Head of Insights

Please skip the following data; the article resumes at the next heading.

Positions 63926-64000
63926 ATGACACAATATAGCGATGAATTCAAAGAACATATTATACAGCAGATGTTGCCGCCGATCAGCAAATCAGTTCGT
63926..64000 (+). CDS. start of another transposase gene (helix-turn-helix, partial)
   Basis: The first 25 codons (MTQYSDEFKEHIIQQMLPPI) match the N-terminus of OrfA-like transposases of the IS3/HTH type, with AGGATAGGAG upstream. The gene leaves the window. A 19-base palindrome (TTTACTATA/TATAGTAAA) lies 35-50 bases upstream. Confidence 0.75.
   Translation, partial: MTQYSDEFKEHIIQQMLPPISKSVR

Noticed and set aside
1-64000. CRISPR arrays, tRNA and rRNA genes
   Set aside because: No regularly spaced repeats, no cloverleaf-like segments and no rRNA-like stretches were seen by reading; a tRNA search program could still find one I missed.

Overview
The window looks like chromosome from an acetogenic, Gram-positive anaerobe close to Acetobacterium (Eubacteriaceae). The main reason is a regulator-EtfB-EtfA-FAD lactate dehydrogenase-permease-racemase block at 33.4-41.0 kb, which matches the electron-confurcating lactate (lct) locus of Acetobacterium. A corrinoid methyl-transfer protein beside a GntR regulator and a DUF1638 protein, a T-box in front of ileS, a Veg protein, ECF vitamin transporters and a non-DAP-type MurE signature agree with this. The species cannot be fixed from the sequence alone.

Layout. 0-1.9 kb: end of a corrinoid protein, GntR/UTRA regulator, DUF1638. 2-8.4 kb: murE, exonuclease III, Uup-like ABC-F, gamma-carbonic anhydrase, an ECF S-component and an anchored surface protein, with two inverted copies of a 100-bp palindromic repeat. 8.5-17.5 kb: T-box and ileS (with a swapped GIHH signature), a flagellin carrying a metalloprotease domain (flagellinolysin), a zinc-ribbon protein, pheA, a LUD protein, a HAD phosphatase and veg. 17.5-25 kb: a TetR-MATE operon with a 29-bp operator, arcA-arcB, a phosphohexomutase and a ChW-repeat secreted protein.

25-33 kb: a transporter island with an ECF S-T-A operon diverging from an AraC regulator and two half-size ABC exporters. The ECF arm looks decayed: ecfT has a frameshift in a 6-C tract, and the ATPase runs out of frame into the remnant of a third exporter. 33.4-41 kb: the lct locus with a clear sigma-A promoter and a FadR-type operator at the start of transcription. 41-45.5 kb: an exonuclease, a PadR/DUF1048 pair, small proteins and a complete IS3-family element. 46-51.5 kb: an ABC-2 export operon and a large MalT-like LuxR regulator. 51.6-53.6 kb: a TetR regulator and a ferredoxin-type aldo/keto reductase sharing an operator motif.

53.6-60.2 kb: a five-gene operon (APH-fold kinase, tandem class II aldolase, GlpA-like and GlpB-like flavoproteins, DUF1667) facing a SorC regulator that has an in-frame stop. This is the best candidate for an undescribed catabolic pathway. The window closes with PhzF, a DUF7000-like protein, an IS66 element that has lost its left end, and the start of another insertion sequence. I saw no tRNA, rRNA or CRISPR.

You know, one of the exciting things about hosting SaaS Metrics Palooza is I get to identify new thought leaders and influencers who just have to be followed by B2B SaaS executives. And we have two at this year's event. And our next speaker is one of those that I really just came across a little over a year ago. I'm so pleased and honored that Peter Walker, who's the head of insights at Carta, is here at SaaS Metrics Palooza 23. Peter, welcome to the show. Ray, great to be here. Really appreciate it. And with that, the stage is all yours. Thank you. All right. So we're going to talk through everything that Carta does about the state of startups in 2023. If you're not familiar with Carta, we are a cap table management platform serving about 40,000 startups these days, both in the U.S. and globally. We also run the back office for around 5,000 venture funds. So those are SPVs and also full VC funds. And that gives us this really unique perspective on what's happening in the private market, because we can marry the cap table data, which gives us valuations, fundraising, et cetera, with the VC data on investment pace and other wonderful metrics combined, gives us this sort of unparalleled view into the state of startups right now. So I'm going to rip through a ton of data on what we know about startups, but we're going to start with a little bit of overall market dynamics. What is the general context that we need to know about startups, especially in the U.S. so far in 2023? Well, the biggest story that we're probably all familiar with is that we are a long way from 2021, which was the peak within startup fundraising. If you take a look at that black line of this chart, that's total invested capital into Carta startups quarter over quarter. And you can see that in Q4 of 2021, those collective Carta startups raised about $66 billion, which is just a wild amount for a single quarter. And then if you take it down to the most recent full quarter that we have data for, Q2 of 2023, that's only $17 billion raised. And there are more startups on Carta now than there were two years ago. So you can see that the fundraising environment overall has gotten much more restrictive. Venture capitalists are being much more choosy about the cash they choose to invest in startups. And if you want to know where the biggest drop has happened, you need only look at the major mega rounds that take place with these sort of more late stage companies where they've raised over $100 million in a single round. We had 156 such rounds in Q4 of 2021. And now we had 23 in the most recent quarter, a drop of 85% over that call it five to six quarters. Again, that is a massive whiplash from the heyday of 2020 and 2021. But of course, fundraising dollars are not the only metric by which we want to judge the health of a venture ecosystem. So valuations are perhaps equally important. Each one of the lines on this chart represents a different series, a different stage of startup fundraising, series A, series B, et cetera. And if you compare the valuations today to the valuations of Q1 2019, so this is all the way pre-pandemic, things don't actually look so bad. You know, series A startups on Carta are about 60% more valuable on a post-money valuation based or excuse me, a pre-money valuation basis than they were in Q1 of 2019. That's not so bad. Series D, it's down a little bit, but you can see that there's this huge bubble that takes place in 2021. And to be honest, most people don't compare valuations now to valuations in 2019. What they do is they take it from the peak to the trough. So they go, hey, where was the peak level of valuations, which for us in our dataset was Q4 of 2021, and how are things doing today? And on that basis, there is a ton of pain across the startup ecosystem. Series A valuations are down 22%, series B and series C valuations down nearly 50%, and series D valuations down nearly 70%. So just to put that in context, if you raised a series D round in the Q4 of 2021, about half of those rounds made new unicorns. They created new startup companies that were worth over a billion dollars. Today, the median valuation for a series D company on Carta is something like $300 million, maybe even a little less. So again, that is a gigantic seed change from the optimism of 2021 to the relative pessimism of 2023. And that is what startup founders are dealing with. Not only the fact that things are lower now, but the pace of change has just been so rapid over the last two years. And if you take a look at all of these series plotted together, the blue line on this chart shows you the median pre-money valuations and the black line, the total round volume for each one of these stages. And you can see that there's a real bifurcation that happens at the earliest part of the market seed in series A in particular, where the valuations just haven't fallen nearly as quickly as the activity or the funding that happens to startups. In series B and beyond, those two lines sort of marry up much more closely. But there is this, again, bifurcation dichotomy happening, especially within seed stage, where yes, there are less funding rounds and less total dollars, but valuations really haven't dipped very much at all. And so people are talking about the seed stage premium right now because of that increased or rather plateaued level for the pre-money valuations. There's a lot of reasons behind this, primarily that there is a ton of capital that is going into seed stage companies that is waiting on the sidelines. And it seems as though seed stage is far enough away from the turmoil in the public markets that venture capitalists are still willing to take those bets. But it's definitely true that seed and its sister stage, pre-seed, they seem to be functioning entirely differently than the rest of the venture market. So yes, there are fewer rounds happening, but the type of rounds that are actually taking place are also very, very different than they used to be. About 20% of all of the venture rounds on Carta so far this year have been down rounds. And that is a much higher percentage than we are used to seeing. The typical down round percentage on Carta hovers between maybe 8% and 10% in a normal year. So 20% being down rounds, in some ways this is a silver lining in my view because it means that founders and investors are actually coming to an agreement that, hey, we were overvalued the last two years, let's take on a new valuation at perhaps a lower rate, but we can make some employees more whole using that valuation and we have a lot of room to grow. Unfortunately, these down rounds don't represent the entire market because some startups are not able to raise any funding and are therefore going bankrupt. So you can see this chart shows the number of startups that have gone bankrupt year over year on Carta. And again, these are startups that have at least one price round in their history. So these are not pre-seed startups that are looking for their first dollar. These are startups that have already been backed by venture capitalists. And more startups that have been backed by VCs have gone bankrupt this year than happened all of last year. Yes, there are more startups on Carta so you would expect some of this to gradually increase, but no, this bankruptcy increase is outpacing the number of startups on Carta by a considerable amount. And we expect that this will be the worst year for startups going bankrupt of any in our history. Where are those bankruptcies actually happening? The biggest inflection point that we've seen is the Series A level. So these are companies that have already raised a Series A and they're looking to raise a Series B and they are just unable to find backing from either their current investors or new venture capitalists. Already 75 of those have taken place this year. That's well above the 58 that took place last year. But you can see that this pattern is repeating itself in Series B, Series C and late stage and even within seed stage startups. So a lot of startups that took on some funding in the boom times of the last three or four years are finding themselves sort of unable to raise more capital this year. So where are VCs actually spending their time if they're not giving those new primary rounds out and companies are going bankrupt? It looks like to us that they're spending more time and more attention on bridge rounds. So to lay out this chart for you, the gray bars are everything from 2020 and 2021. The orange bars are 2022 quarters and the black bars are 2023 quarters. And this shows just the percentage of all of the rounds on Carta that were bridge rounds as opposed to primary rounds. To dig into those definitions real quickly, a primary round is just the first round in a series. So you go out and you raise a Series A, for instance. A bridge round is going back typically to the same investors and raising another extension of that Series A. So it might look on the deal terms as a Series A-1 preferred, anything that has the same round name as the prior primary. And you can see that bridge rounds are rising basically across the board. You know, 41% of all the Series A rounds on Carta in the last complete quarter were bridge rounds. So that is an indication that venture capitalists are spending a ton of time with their current portfolio. In fact, we hear from VCs all the time that basically their entire portfolio, or a very high percentage of it, is coming to them for more cash essentially at the same moment. So it's true that a lot of these VC bets were going to, you know, end up being zeros anyways through the portfolio economics. But it is pretty rare to see all of your portfolio companies needing a bridge round basically in the same, you know, six to nine month period. And so VCs are having to choose among the bets they've already made, and which ones are they going to double down on, and they just do not have enough capital to double down on all of them. So a lot of bridge rounds, a lot of time and attention. And then that sort of bleeds into the next chart, which shows deal structure. So in the heyday, back in 2021 again, these sorts of deal terms that are pretty favorable to investors, they became a lot less common within term sheets. They didn't disappear entirely, but they were pretty rare. As you could expect, if there's, you know, a frenzy of deal making activity, and you are a VC trying to get into the hottest rounds, you're probably not going to ask for very onerous terms from that founder. But today, things like liquidation preferences, participating preferred stock, cumulative dividends, all of those things as a percentage of total deals are rising. So if you're a founder watching this, just know that you are very likely going to encounter some of these terms within your negotiation. And most of these terms simply place the investor at a higher position on the waterfall of a cap table than the founder or the employees. So even if you have a wonderful exit, it might not mean much for your employees because the investor is going to take more of that capital once it's actually become liquid. So really important that founders make sure that they are aware of the 1x liquidation preferences or higher participating preferred stock, etc., before they sit down and close a new deal. And all of this sort of back and forth negotiation, different deal terms, the bridge round data, this just means that rounds are taking longer to close and the time between primary rounds has lengthened. So it used to be that the going advice with InVenture was have about 18 to 24 months of runway between your primary rounds. So between, say, a Series A and a Series B. That time needs, that advice needs to be adjusted these days. Those rounds are taking about 20 to 30% longer to close than they used to, which means that if you had 18 months, it's very likely that that's not going to last you as much time as, or you won't be able to get to the next milestone as quickly as you thought. So we see that orange line there is the average number of days. The black line is the median. And you can see the average number of days in many of these cases is pushing up closer to two and a half years. And again, that's just the average. So there are some companies that are not able to raise funding and they go out of business. And there are some companies who are really, really having to cut costs in order to increase runway. And that actually has real deep implications, of course, for employee headcount and the like. So speaking of that, we just kind of went over the context. How does the general fundraising market look for US startups? But I think an under-reported aspect of how these funding changes impact the ecosystem is the trickle-down effect they have on startup employees. So the one that actually does generate headlines, of course, is startup layoffs. And you can see in this chart, Carta has great data on when an employee is laid off from a startup because that employee's equity grant is typically terminated very, very, very close to the date that they are actually let go. So we know in our systems pretty much one-to-one when an employee leaves a company. And the employee, or the admin in this case, needs to enter in a reason why that employee is leaving a company. And the two main choices are left voluntarily, perhaps for another job, maybe they're starting their own business, whatever. And then laid off, of course, or fired with cause. You can see that the two lines here, the blue layoff line and the black voluntary leave line are sort of trundling along pretty normally in 2019. You've got that spike in 2020 when the pandemic happened and there was a lot of uncertainty, a lot of startup layoffs. And then you see the great resignation period in 2021. The blue line remaining super low, the black line shooting upward. And then those two lines invert in recent months. So there is definitely going to be an increased level of layoffs throughout the rest of 2023, we expect. The worst month for layoffs in Carta history was January of this year. But I'd like you to focus on the black line, which I actually think tells sort of a more nuanced story. That shows that employees in this current moment are being impacted by the headlines. They understand the job market and they are actually just sticking around in their current positions longer than they used to. And that again has ripple effects on the rest of startup hiring because there are less need to backfill those employees. And so general hiring across startups just moves more slowly. It's got a lot of kludge in the system. So ideally what we would like is to see that black line turn up a little bit through the end of the year and hopefully the blue line remains low. But unfortunately, I think there's going to be more pain to come within startup headcount as we move forward through the end of this year than perhaps into early next 2024. We have, in addition to the startup layoff data, we also have a ton of information about what startups are paying their employees, both in salary and equity. The key takeaway from this chart is that salaries were rising, perhaps not as quickly as inflation, but they were rising at quite healthy rates in 2021 and early 2022. And they've basically leveled off and started to plateau. So if you look at from November 8th of 22 to May 25th of 2023, you can see that there's basically very little change to what a new hire, say a level five engineer is being paid in San Francisco. This indicates to me that there's going to be maybe even a slight decline in salaries through the end of the year. And what we haven't visualized here, but we just put out some new data on is that equity packages have actually declined quite a lot faster than salaries. So there was a hypothesis at the beginning of this downturn that, well, if startups don't give employees as much cash, perhaps they'd make up for it by giving them more equity. And that just hasn't proven true. In fact, the negotiating leverage for startup employees is quite low at the moment. And they're just taking most of the offers that they're given. So it is a more hiring friendly market, is a more employer friendly market when it comes to new hires than any that we've seen in the last three or four years. And all of this sort of culminates in startup employees choosing not to exercise their equity. So if we take a step back, typically a startup employee is given incentive stock options when they join a startup. Those incentive stock options have two main criteria in order to become real shares of the company. First, they need to vest by the employee staying for a given length of time. And second, the employee needs to exercise them or outlay some cash in order to buy the shares from the company and enjoy that future upside. And you can see in recent months, employees are just not exercising their vested equity. They are choosing to let it go back to the company. So this is a pretty bearish signal from startup employees about the prospects of their own companies. Although most of these employees in this case would have been leaving their companies and have that 90 day window in order to exercise. My hope is that this is a lagging indicator and things are going to turn up a little bit on the exercise front once valuations find a more stable home. But it's true that employees are just not seeing a ton of value out of their equity compensation at the moment. Okay, so we've been through the context of fundraising. We've seen how those fundraising data points have impacted startup employees. So let's talk about the market right now. If you are a seed stage founder, hopefully this chart is helpful for you. Seed stage valuations on Carta for US startups have hovered right around $13.5 million or so through the beginning of this year. We'd expect that to rise just a little bit, maybe up to $14 million in the coming quarters. But that's the going rate for a US seed stage startup. That's on a pre-money valuation basis. Again, one of the interesting points here is those gray bars on the chart is the round volume. You can see that we saw 880 rounds for seed stage companies in Q4 of 21 and 441 in Q2 of 23. So basically an exactly 50% cut. So these valuations are strong, but the rounds have definitely followed up in terms of the pace. When we look at the Series A through Series D rounds, we see that the valuations are rising slowly. So if you focus on the right side of this chart, those final boxes there, you can see that the median Series A on Carta is going at about a $40 million rate. Series B, it's $85 million. Series C, it's $255. And those numbers have climbed quarter over quarter. I think they hit their lowest point usually in Q1 of this year. So good to see climbing. Again, this is on much lower round volume, but at least the valuations are no longer falling. And kind of the same pattern repeats itself with round sizes. The median Series A round is about $11 million. Series B, $20.5 million. Series C, $31.5 million. But again, if you look back to where they were in Q1 of last year, that is still a significant decline. The companies that were raising a Series C on Carta last Q1 got about $50 million in the bank, and now they're getting about $30 million. So venture capitalists are investing less per round, and they're expecting founders to do more with less, which probably explains the hiring slowdowns and, of course, some of the headcount cuts as well. One of the things that we hear when we put out this kind of data around a given stage, in this case Series A, is that, yes, the median is useful, but it obscures a lot of differentials between industries that happen across different startups. The median biotech startup is quite different than an ad tech startup or a startup doing DTC retail. And that's very true. And so we like to break it out into these bubble charts. The higher the bubble of this chart, the more cash in a given round. The further to the right, the higher the valuation assigned by venture capitalists. So you can see that renewable energy, that green bubble on the top right there, not a ton of rounds happening in the first half of this year. But the rounds that were happening were doing at quite healthy valuations and quite a lot of cash raised. It turns out you need a lot of capital in the bank to build a renewable energy startup. And then you can see the bubble sort of flow down, general SaaS, B2B SaaS is always the biggest category for us. And then some industries that are perhaps not as in favor right now with VCs, some gaming and then personal products in particular, there has been a slowdown in DTC retail that I think will probably continue to the latter half of this year. But you should try to right size your raise to the industry that you're dealing with and understand those different dynamics. Because if you are a energy startup, you are going to have very different conversations with VCs than if you are working in CRM or HR. The other question that we receive from founders all the time is how much of my company should I expect to sell in each of these rounds? So if you just focus on the white bubbles on the right there, that gives you the median percent sold by round. So the Series A is typically we see companies selling about 20% of the company to investors in a Series A round, Series B 18 to 19% and Series C and Series D much lower 13 and 11% respectively. But you can see from the orange bubbles that these distributions are very wide. There are Series A's where only 5% of the company is being sold and there are Series C that 30% of the company is being sold. So it's not as though there's one normative value that all of these dilutions are sort of converging upon. The other point that I'll make here is, again, one of the advantages of Carta data is that we can suss out a primary round versus a bridge round versus a convertible note, etc. So these are only primary rounds. So this is the first time you raise the Series A, the first time you raise the Series B, etc. The nice silver lining for founders is that this sort of dilution is basically in line where it's been for the last couple of years. It doesn't seem as though VCs are insisting on taking more of the company even in this downturn, although perhaps they're doing so a little bit more on the slide with some of those deal terms. One hypothesis that we kind of want to debunk a little bit here is that, oh, it might be a fundraising downturn, but surely the M&A market will sort of take back up as these valuations decline and there are some attractive startups that can be snapped up at low prices. We really haven't seen much of that. M&A has continued basically akin to where it was in 2022, so at a decent pace, but there hasn't been an explosion of M&A this year, which some people were expecting. Want to jump now to the earliest part of the market, and this is very separate from the dynamics that go on in these priced venture capital rounds. In pre-seed, it's sort of more of a wild west. So a lot of different investment to these earliest part of the company lifecycle is happening on safes and convertible notes. The safe has sort of come to dominate the earliest part of investing for angel rounds or friends and family. I will say that the safe is quite prominent in specific industries, but if you're working in places like medical devices, hardware, biotech, you should still expect to be raising on convertible notes and not safes. Those are perhaps more conservative industries, a little bit more capital intensive, and they're probably going to have a preference in many of those cases for convertible notes. Safes have two main criteria in order to be investable in most cases. One is a valuation cap. The second is a discount. About 96% of all the safes on Carta had a valuation cap this year when they were signed, so that is a very important term that founders should familiarize themselves with. And then quite a few had discounts as well. In all of these terms, what they do is they set the rules of the road so that early investors get a little bit more upside in that investment than later investors do. But the whole point of using a safe or a convertible note is that you don't have to decide upfront on the exact valuation of a company, which, you know, if you're a six-month-old company, can be very difficult to assign at that point. So the valuation cap is used in place of that post-money valuation in many cases, and it's very highly dependent on how much you're raising, how much your valuation cap is going to go for. So we see pre-seed startups raising on a $3 million valuation cap. We see pre-seed startups raising on a $30 million valuation cap. It's all over the place. So my suggestion for founders here is take a really deep look at how much cash you actually need and then assign your valuation cap based on the amount of capital that you think you have to raise to hit specific milestones. There's really no good reason to raise at a much higher valuation cap that you need to. Your investors will be kind of not as happy with you if you're unable to raise at that level for the seed stage later on. All right, so we've ripped through a ton of data here. I want to wrap up with a few open questions that we're not sure what's going to happen at the rest of the year, but they'll have deep impacts on the startup ecosystem one way or the other. So the first one, the home of venture capital in the U.S. for the longest period of time since the VC industry began has been the Bay Area, SF, San Jose, Santa Clara. What we're seeing right now is that at least across Carta companies, more investment is going to different sorts of VC hubs. The Bay Area is still the number one place for startups, and I expect that to continue for the foreseeable future. We do see really strong growth in different ecosystems. In particular, we highlighted Boston on this chart. There's actually been more venture investment into Boston companies this year than there has been into New York companies on Carta. That's the first time that's ever happened, led by some really strong industries in Boston, particularly biotech and life sciences. But you can see that other places across the country, Los Angeles, Seattle, Washington, Chicago, they're sort of slowly growing their percentage of the venture pie. We think this is great. We think that startups should be able to be started anywhere, not just the Bay. But it'll be interesting to see that once we get back to full health, quote-unquote, within the venture market, does that mean that we're in a more distributed place than we used to be? If you take that distribution and you kind of remove a little bit of abstraction there and just look at census regions, Midwest, South, Northeast, you can see a very clear pattern that the West is declining a little bit in terms of its whole position, and the South is growing. And the biggest beneficiaries of that growth in the South have been places like Austin, the rest of Texas, Dallas, and Houston, in particular, Raleigh, North Carolina, all over the place. But really, the South has grown its share of venture capital that is now almost, it's getting a little bit closer to the share of population because it was pretty underweight versus on a per capita basis for quite a while. The second open question, how will AI investing impact the venture market? So all of the data on this slide just comes from seed stage investments into AI and other companies. You can focus on those orange bars. That's the AI investment. It is skyrocketing. So you've got a 23% growth from Q4 to Q1 of this year and a 63% growth in Q1 to Q2. So AI companies are definitely garnering more time, more attention, more enthusiasm from venture capitalists than non-AI companies. And if you focus on the right side of the chart, you see that AI is getting higher valuations and they're raising more cash per round. So it is a good time to be raising as an AI company. We'll see how long that lasts. We have seen perhaps a little tiny bit of pullback of VC saying, I'm not sure where the moats are in AI. A lot of different questions there. But for right now, AI is garnering a ton of attention. And the last open question is one that has been in the news quite a bit lately about secondary markets. So these are ways in which employees or early investors try to sell their shares before an IPO. This was a hot, hot topic in 2021, but it's really cooled off lately. You can see that the total capital that's been trading hands on these marketplaces peaked at about over $10 billion, according to what Carta knows, in Q4 of 21, down to about just over $2 billion so far this year. What's happening here is that buyers and sellers are still very far apart. Early employees, early investors don't want to sell their shares at the really reduced prices that secondary market investors would like to buy them. So those two parties are not talking to each other as much as they used to. They're unable to come to as many deals. And so we see this slowdown in the secondary market. We really do expect this to pick up in the second half of the year as more positions get traded and there's a little bit more of a sense of balance across the valuation ecosystem, and stability that people can start to trust. Peter, thank you so much. Wow, so much data to try to digest here in less than 30 minutes, but I just have a couple questions for you because here we are. It's the beginning of October, the beginning of Q4 for a lot of companies. I noticed a couple of your slides had some incomplete Q3 data. But anything jump out at you that your early Q3 insights are saying the green shoots are starting to grow a little bit or still cautious? I would still be cautious, although I do think that I can pretty definitively say Q1 is going to be the worst quarter this year. Valuations on a pre-money basis are continuing to just bump up quarter after quarter. So Q3 will come in a little higher than Q2. It's really about total fundraising. So we saw a bump up in Q2 pretty significantly from Q1. Q3, of course, includes a lot of summer months, which VC is a seasonal business. Not a lot of investing happening if you're at Lake Cobo. But there is, I think, a pretty strong tailwind to Q4. So I'd expect things to just sort of bump up. Maybe there's a little bit of peaks and valleys. But my expectation is Q1 was the worst of it. And we've had the IPO market finally open up just a little bit in the last 30 days. Do you typically see any correlation to pre-IPO valuations, especially the later stage Series C, Series D, and beyond, when the IPO market starts to open up? I guess, do you think that's where we're going to see increase in valuation since they took such a big hit over the last two to four quarters? I do. So I think that the IPOs are sort of a necessary but not sufficient condition for health in the late stage. I think it was a little bit underrated how big a deal it was that no one was IPOing. Without IPOs, it's very difficult for a late stage private investor to assign a value to a company that makes any sort of sense because there's not that price discovery mechanism of the public markets. So it is really good that we're seeing some IPOs. I know that some of them popped and then kind of came back down on their second week or so. But even so, it's just good that companies are getting back out into publics. I do expect that late stage valuations will gradually rise. But the late stage founder is kind of at a really difficult place here because they raised at very high valuations in 2021. It's unlikely that they're going to be able to IPO at the valuation that was set two years ago. So it's a question of, okay, if we do take on a down round or if we revalue ourselves, how do we make employees whole? How do we project confidence into the market? It's a tricky set of circumstances. But this IPO wave, I'm really hopeful that it continues because that's how, that's one of the main criteria that we have to getting back to health through probably the rest of the year and then into 24. The other day, I'm going to look at your data after January 2024 because I want to see how the employee impact changes because a lot of times, you know, we're doing 2024 plans right now. January often is a lot of the involuntary terminations we're going to see, right? It is. Yes. And it's also the biggest month in terms of new hires. January is like where all the action is seemingly. So it'll be very, very interesting to see what happens on the employment front. We're hearing anecdotally from companies that through the last 12 months, obviously many of them have been forced to reduce headcount. And some of them have found that, you know, their businesses are operating quite well with fewer employees. So they're not as eager to perhaps replace that headcount as you might expect. So I would expect hiring to maybe turn around a little bit. But my gut is that founders and investors are going to be pretty cautious about adding new headcount unless there's like really clear paths to the value that that headcount will bring. I know we're totally out of time here, but I guess since I'm the host, I can make a little bit more time for this discussion. Great. ARR per FTE, everyone's talking about it. Is that data that you're actually able to track and share on your post, Peter? Unfortunately not. So we have some ARR data, but it is pretty coarse. So we only get it about once a year when a company undergoes a new 49A valuation. I know that there are other, you know, SaaS tracker, you know, Chart Mobile comes to mind and other people who have done some really interesting work on ARR per FTE. We can give really good information on the FTE side, which is, you know, just as another data point, net headcount on Carta, just the total number of current employees on Carta fell for five of the first six months of 2023. That's the first time it's happened for more than one month in a year in our history. So it's whatever you're hearing about layoffs and headcount reductions, like that pattern is still continuing, even if the tech press isn't perhaps writing about it as much because people maybe got a little bored. But headcount is like the first line item on many, many people's sheets as they head into the new year. My gut is, again, hiring is going to be a little bit reduced in that they're looking to improve that ARR per FTE number. Well, for those of you who'd never heard Peter Walker from Carta before, follow him on LinkedIn. His daily post, really, kind of one of the first things I look at every day. So Peter, thank you so much for speaking here at SaaSmetricspalooza. Appreciate it, Ray. Yeah, this is fun. Bye-bye now.